Why Flip a Coin? It’s a win, win in Capitol Reef National Park
- Posted On
- Apr 15, 2016
- State and National Parks
By Senior Rojo
Photos by Monique Beeley
What a dilemma! Vacation planning in Utah can be exciting, yet challenging. Perusing the pages of the Outdoor Utah Adventure Guide and websites OutdoorUtah.com and VisitUtah.com grabs the imagination of seasoned adventure travelers and first-timers alike. But frustrating as well! A four day weekend to spend and so many wonderful destinations from which to choose. She wants to go hiking and canyoneering in redrock country but he wants an alpine setting to do some flyfishing.
Why not do both?
The colorful town of Torrey, the gateway to both Capitol Reef National Park and the Boulder Mountains in the Dixie National Forest solves the dilemma – a base camp at one of Torrey’s fine lodging properties with proximity to some of Utah’s finest redrock canyon hiking and high mountain lakes teeming with trophy trout!
OK, they agree that Torrey’s the place and book some accommodations. Upon their arrival, it’s everything the Adventure Guide and websites made it out to be and more! So let’s start with a hike, then do some canyoneering, and finally break out flyrods!
First stop is at the Capitol Reef Visitors Center to pick up maps and advice. Our intrepid couple end up spending an hour there viewing displays, watching a short but highly informative video on the history and culture of the Fremont nation, the original inhabitants. They decide on a relatively short but colorful hike, Cohab Canyon.
Good choice. Cohab starts with a relatively steep uphill but soon the trail levels and the scenery justifies the effort. The volcanic boulders of the Reef are abundant here, clustered along the slickrock portions of the trail. A camera is mandatory gear at Cap Reef. Scrubby pines and grasses join desert blooms of all types in proving that there is indeed much color and life in this harsh land. Signs of water and wind erosion can be seen everywhere. Moki Steps on the canyon walls number in the thousands, and hidden pools of water remain behind long after a storm has passed.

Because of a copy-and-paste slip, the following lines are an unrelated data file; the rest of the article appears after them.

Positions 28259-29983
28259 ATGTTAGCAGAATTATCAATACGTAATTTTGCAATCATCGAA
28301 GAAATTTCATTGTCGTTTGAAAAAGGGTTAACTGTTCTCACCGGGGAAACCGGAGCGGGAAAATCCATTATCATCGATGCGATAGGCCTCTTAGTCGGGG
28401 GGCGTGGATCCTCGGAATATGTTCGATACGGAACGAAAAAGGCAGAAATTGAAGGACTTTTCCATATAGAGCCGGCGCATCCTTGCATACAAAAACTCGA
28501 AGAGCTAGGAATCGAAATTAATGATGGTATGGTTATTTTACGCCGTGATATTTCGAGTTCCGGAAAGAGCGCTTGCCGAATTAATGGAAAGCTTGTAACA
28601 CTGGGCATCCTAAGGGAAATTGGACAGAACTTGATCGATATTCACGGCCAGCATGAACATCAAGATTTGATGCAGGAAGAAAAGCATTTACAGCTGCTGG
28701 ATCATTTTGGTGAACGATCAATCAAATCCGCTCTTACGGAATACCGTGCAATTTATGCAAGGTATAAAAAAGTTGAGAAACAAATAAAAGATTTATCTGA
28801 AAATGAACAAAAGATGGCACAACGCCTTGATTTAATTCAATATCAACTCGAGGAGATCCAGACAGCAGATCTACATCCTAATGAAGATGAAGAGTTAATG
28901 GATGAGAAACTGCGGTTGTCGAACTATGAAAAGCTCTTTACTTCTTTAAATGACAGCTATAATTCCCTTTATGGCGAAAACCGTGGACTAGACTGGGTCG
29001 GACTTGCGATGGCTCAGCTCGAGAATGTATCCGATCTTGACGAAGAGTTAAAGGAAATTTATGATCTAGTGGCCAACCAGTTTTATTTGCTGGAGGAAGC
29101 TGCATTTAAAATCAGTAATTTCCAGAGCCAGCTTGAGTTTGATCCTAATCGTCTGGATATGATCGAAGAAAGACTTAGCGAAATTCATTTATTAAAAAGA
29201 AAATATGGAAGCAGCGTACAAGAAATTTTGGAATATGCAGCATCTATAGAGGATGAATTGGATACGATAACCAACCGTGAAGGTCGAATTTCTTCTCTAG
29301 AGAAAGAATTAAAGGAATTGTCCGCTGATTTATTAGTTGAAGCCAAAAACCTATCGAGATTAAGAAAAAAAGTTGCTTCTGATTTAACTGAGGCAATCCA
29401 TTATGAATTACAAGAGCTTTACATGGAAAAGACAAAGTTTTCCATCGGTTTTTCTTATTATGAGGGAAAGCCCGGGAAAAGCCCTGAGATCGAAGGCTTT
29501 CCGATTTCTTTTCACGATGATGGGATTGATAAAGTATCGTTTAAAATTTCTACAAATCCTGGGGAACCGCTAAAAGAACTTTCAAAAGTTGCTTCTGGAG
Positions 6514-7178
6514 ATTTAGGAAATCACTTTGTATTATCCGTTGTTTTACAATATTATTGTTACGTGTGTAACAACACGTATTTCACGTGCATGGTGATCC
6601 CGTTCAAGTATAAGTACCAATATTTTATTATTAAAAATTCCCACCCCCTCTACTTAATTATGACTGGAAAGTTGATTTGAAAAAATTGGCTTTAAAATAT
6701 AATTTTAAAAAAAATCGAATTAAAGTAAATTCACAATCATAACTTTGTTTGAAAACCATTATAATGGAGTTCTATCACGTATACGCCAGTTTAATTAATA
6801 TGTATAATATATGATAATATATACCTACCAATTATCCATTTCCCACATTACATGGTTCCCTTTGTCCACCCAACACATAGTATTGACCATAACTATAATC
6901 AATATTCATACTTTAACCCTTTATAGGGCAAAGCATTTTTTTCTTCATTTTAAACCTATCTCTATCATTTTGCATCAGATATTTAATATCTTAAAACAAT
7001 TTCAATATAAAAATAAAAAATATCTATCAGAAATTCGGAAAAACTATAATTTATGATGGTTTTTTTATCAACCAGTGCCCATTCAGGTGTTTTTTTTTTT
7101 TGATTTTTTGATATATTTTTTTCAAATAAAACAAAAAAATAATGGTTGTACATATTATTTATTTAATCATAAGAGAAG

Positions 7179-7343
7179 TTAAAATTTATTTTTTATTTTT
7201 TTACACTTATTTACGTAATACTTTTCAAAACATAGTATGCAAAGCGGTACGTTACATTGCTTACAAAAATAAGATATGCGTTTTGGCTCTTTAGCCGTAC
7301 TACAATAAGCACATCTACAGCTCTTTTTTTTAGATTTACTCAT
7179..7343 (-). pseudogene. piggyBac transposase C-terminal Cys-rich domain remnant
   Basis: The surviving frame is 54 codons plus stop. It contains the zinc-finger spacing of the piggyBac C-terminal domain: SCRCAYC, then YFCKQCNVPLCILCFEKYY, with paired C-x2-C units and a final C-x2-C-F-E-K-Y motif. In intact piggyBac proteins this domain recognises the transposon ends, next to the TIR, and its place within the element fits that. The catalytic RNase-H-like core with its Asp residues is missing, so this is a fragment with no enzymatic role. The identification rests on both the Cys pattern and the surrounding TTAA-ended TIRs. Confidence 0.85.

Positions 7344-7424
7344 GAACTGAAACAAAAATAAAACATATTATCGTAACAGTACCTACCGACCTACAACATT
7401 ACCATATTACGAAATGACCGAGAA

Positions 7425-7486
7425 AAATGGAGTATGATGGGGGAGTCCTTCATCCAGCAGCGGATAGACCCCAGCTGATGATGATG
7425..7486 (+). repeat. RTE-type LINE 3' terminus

The trail opens up near the mouth of the canyon with a good view of Capitol Dome and the massive bulk of Pectol's Pyramid. Surprise! They spot small herd of desert bighorn sheep above the trail. Enough excitement for one day.
The next morning they wisely hire a local canyoneering guide to tackle a vertical adventure. Although not as well known for canyoneering as other Utah locations, the quality of several routes in Capitol Reef is superb. One is the popular hike up to Cassidy Arch. Most visitors make the trek up, view and photograph the spectacular structure and return down the trail to the valley floor. Our lucky adventurers enlisted the services of Redrock Adventure Guides in Torrey to do several rappels down the vertical they climbed. They’re advised to descend slowly on the first drop because the view of Cassidy Arch from this vantage is like no other. But more exciting ones follow. A great day culminated with a delicious dinner accompanied with fine wine while treated to yet another ho-hum multi-colored Cap Reef sunset.
Time to chase the wily trout! Boulder Mountain, AKA Aquarius Plateau, rises to the west of Torrey and consists of steep slopes and cliffs with over 50,000 acres of rolling forest and meadowlands. Its peak elevation is over 11,300 feet making it the highest timbered plateau in North America. The hundreds of small lakes, ponds and streams that dot the plateau are loaded with fish. But where to go to cast a line in this vast anglers paradise?
Again, with thorough research, our couple hires a local guide. Good choice. Some of the lakes on the mountain contain only a few trophy-sized fish and are extremely challenging to land. Others, just a few hundred yards away, are full of pan-sized trout and are very easy to fish. But how is one to know? The guide points this out and asks, “Which, huge and difficult or small and easy?” Experienced anglers, they choose to go for the trophies.
These fish are big. For other high mountain lakes one can expect to land 12 inchers. Not a bad catch, but in the Boulders 19 inchers and above are not uncommon. There is quite a selection too. Some lakes here are loaded with beautiful Cutthroats, some with big Tiger Trout, others with Grayling and big Boulder Mountain Brook Trout. After two days on the mountain they land a few of most, thoroughly satisfied with the quality of fishing dictated by their decision.
After four days of hikes, rappelling and fishing in some of Utah’s most glorious environment, our visitors return to Torrey. Prior to checking out they book accommodations for two weeks next year. Torrey, Capitol Reef and Boulder Mountain tend to do that.